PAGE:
A bitter fight ensued over the terminal, ending with a tie vote on a request to rezone the property to allow for the terminal. That led to the effort’s failure.

Perry Johnston, a York County Councilman at the time, supported the terminal, which he said would have brought tax benefits to the county through warehousing operations and other businesses the terminal would attract.

“It would have been a good deal for York County,” Johnston said Friday, adding that not all projects can please everyone.

White has said he would have supported the project based on his understanding of the project and wondered publicly whether Chappell allowed “special interests” to guide his vote.

Hunter said Chappell and his allies on council received flak for blocking CSX, but made the right choice.

“That was not a very popular decision, but it was the best thing for the people in the neighborhood,” Hunter said.

‘Protecting’ the taxpayer

White has criticized Chappell for claiming to serve the taxpayer while having supported budgets that have raised taxes on residents.

When asked to respond, Chappell told The Herald, “I’m not denying that when times were good, we took care of the people.”

But Chappell didn’t accept all the blame for government growth.

“I got on here for roads, police department, fire protection and sheriff’s department,” Chappell said, “and they’ve added everything before I got here and since.”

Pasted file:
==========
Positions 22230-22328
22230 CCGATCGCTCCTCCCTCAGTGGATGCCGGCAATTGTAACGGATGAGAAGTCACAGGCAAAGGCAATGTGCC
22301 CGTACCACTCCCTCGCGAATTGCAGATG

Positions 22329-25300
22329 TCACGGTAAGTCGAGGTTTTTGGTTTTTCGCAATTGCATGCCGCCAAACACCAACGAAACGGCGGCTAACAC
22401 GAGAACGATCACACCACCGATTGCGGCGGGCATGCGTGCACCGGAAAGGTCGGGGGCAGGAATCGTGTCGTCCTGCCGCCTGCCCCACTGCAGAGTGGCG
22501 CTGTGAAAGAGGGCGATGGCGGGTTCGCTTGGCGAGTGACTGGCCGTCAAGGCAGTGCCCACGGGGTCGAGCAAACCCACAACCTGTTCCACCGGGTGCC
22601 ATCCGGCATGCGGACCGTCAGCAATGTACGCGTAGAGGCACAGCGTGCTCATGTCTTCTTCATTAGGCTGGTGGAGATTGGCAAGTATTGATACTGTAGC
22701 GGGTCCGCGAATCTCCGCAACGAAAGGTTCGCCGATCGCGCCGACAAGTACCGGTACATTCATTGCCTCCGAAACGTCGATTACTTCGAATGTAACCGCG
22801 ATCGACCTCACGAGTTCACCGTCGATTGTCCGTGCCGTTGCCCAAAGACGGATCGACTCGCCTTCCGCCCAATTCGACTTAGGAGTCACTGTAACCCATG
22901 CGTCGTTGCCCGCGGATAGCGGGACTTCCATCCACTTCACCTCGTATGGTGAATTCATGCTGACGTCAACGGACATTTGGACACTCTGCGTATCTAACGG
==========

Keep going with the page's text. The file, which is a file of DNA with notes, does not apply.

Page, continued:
Asked about his plans for improving economic development, Chappell said “we have to go after small business” by working on what types of incentives the county can offer them.

He then went on to say how there was a time when families took care of one another, people more disciplined and less dependent on government, and the American economy was stronger – a popular refrain for the councilman.

When asked how he could help improve those problems from his seat, Chappell said he has improved them “by setting an example for everybody’s kids. Moral, principle and character. Duty, obligation and respect with responsibility.”

Chappell said he’d continue serving as long as the voters elect him, but White has criticized Chappell for staying too long in the seat and, at the same time, not seeing himself as the establishment.

“You would think the challenger would be railing against the status quo more than a sitting incumbent,” White said. “When somebody’s been in office for as long as (Chappell) has, either they fixed everything they wanted to fix or by this time they’re not going to be able to fix it.”

How long Chappell has been in the seat has little impact on how he defines his own leadership, which doesn’t include being a “politician” – a word he used derisively in an editorial he wrote in 2005, more than a decade after he was first elected to office.

After accusing his fellow council members of corruption, Chappell wrote, “Accountability, responsibility and credibility are essential to great leadership, and when you violate these principles, you have become a politician.

“Remember, politicians are like baby diapers; they need to be changed quite often, usually for the same reason.”

Curwood Chappell